How to Tie a Snake Knot
Step 1: Find the center of the line and fold it in half.
Step 2: Form a loop on the right side, near the centerfold with the working line on top.
Step 3: Feed the working line on the left through the loop from behind.
Step 4: Run the working line over the right line and back through the loop from behind.
Step 5: Tighten the first knot by tugging on the center point and both left and right lines.
Step 6: Flip the knot over.
Step 7: Loosen the first knot slightly, pass the line on the left behind the right, up, and through the previous loop. This is a bit complicated, so here’s some pictures showing the process.
Step 8: Flip the knot over.
Step 9: Loosen the last knot, pass the line on the left behind the right, up, and through the previous loop.
Step 10: Continue until you reach the end of the length.
If you’re still stuck, watch our video explaining the process!
About the Snake Knot
The snake knot is decorative but useful when packing rope or cord for the backcountry, or just around the house. It’s a compact way to store paracord or rope and add a little style to wherever you keep your gear at home. It’s also an introduction to decorative knots for macrame, jewelry, and fiber art.
When measuring cord, use a 5:1 ratio. For every 5 inches of paracord you use, you’ll end up with 1 inch of snake knots. This ratio will change based on the thickness of the material you’re using, expect it to be most accurate for paracord and rope of similar thickness.
Chain sinnet: a method to shorten a length of rope for storage or for laundering.
Cobra knot: used in making bracelets and lanyards.
Crown sinnet: also called a box knot, used to make lanyards and zipper pulls.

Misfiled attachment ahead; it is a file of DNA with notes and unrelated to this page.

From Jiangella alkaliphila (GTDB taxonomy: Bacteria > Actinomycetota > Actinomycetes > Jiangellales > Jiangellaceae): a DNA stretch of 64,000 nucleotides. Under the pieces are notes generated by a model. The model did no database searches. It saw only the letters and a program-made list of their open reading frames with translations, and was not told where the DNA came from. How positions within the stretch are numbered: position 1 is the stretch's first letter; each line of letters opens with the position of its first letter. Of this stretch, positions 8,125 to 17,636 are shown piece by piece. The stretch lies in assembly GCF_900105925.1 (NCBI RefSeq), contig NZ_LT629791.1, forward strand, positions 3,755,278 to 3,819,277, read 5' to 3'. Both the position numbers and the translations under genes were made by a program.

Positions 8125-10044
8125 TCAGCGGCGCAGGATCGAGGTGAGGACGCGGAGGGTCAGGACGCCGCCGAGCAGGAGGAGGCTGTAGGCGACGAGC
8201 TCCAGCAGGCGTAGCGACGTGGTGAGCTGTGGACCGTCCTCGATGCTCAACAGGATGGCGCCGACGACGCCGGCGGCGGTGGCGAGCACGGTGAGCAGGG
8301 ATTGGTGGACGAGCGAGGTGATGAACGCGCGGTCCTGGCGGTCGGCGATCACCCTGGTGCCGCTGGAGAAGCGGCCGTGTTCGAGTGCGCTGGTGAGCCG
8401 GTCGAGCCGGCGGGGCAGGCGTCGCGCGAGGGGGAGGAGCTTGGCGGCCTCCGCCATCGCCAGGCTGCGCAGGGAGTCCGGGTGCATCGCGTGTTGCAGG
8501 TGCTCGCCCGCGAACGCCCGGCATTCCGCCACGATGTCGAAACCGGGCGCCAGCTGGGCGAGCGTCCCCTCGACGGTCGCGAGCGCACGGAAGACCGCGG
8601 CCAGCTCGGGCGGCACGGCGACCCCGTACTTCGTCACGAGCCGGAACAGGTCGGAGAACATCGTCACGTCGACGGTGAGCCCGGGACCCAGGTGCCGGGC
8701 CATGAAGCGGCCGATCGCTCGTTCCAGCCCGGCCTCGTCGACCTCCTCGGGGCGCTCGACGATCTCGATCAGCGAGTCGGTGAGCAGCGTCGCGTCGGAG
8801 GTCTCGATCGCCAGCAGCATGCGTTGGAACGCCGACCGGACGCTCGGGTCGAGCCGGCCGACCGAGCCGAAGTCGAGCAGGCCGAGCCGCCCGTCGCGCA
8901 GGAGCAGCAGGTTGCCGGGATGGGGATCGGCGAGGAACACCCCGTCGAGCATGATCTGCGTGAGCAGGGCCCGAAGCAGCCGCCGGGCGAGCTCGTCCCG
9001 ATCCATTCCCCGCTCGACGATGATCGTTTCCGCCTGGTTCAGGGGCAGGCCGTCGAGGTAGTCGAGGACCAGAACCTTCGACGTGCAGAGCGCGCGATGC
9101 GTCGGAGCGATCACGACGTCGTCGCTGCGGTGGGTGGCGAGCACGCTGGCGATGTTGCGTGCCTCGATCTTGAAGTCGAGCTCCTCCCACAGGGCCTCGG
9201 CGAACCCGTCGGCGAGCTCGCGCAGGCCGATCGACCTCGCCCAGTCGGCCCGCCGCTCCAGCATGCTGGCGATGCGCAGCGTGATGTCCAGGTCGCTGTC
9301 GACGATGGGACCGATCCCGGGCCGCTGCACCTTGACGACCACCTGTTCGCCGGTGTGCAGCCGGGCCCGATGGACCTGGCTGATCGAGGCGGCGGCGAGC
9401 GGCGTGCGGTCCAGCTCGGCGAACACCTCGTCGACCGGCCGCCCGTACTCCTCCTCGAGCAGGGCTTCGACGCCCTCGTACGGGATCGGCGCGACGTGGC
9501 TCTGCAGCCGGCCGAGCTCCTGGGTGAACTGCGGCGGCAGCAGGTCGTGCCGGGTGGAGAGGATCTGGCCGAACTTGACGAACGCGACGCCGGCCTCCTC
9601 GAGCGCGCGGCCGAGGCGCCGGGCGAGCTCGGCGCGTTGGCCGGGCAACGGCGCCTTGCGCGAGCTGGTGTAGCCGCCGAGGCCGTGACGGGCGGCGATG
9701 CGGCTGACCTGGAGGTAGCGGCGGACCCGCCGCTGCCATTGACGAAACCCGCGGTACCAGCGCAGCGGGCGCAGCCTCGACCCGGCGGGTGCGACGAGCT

Single rope braid: a macrame knot that forms a braid from a single rope.
When to Use the Snake Knot
Break out the snake knot during craft time, or for storing and transporting paracord and thin rope. It’s a stylish and easy-to-tie decorative knot.
For a bug-out bag or emergency kit, you don’t want the hassle or mess of bringing coils of rope or paracord. Instead, spend an afternoon creating some snake knots with paracord to pack lengths of rope down small. It’s a safe and convenient way to store longer lengths of rope for survival situations.
Use a snake knot to make hangers for flashlight lanterns inside of the tent, or solar showers at the campsite. You can even use two colors of paracord to make stylish and functional lanyards for hanging gear and tie-downs.
Add a snake knot zipper pull to your pack and tent closures to stop struggling with your zippers in the dark. With every snake knot lanyard you incorporate into your gear you’re adding lengths of paracord to your kit to use in case of emergency.
With Other Knots
Snake knots are just one kind of decorative knot. There’s a world of beautiful knots that are fun and challenging to tie, perfect for adorning your home or gear. Besides being attractive, they also use up lengths of rope in compact ways for emergency situations. Crafts with decorative knots can be a fun way to spend an afternoon and get more familiar with the structure of knot tying.
Around the House
Because the snake knot is so decorative, you see it used to make bracelets, lanyards, and zipper-pulls out of paracord. You can use any material for crafting, but the structure of the snake knot will show up best with cord or line with some integrity like leather, or plastic lacing. Yarn, ribbons, or thread won’t work for the snake knot.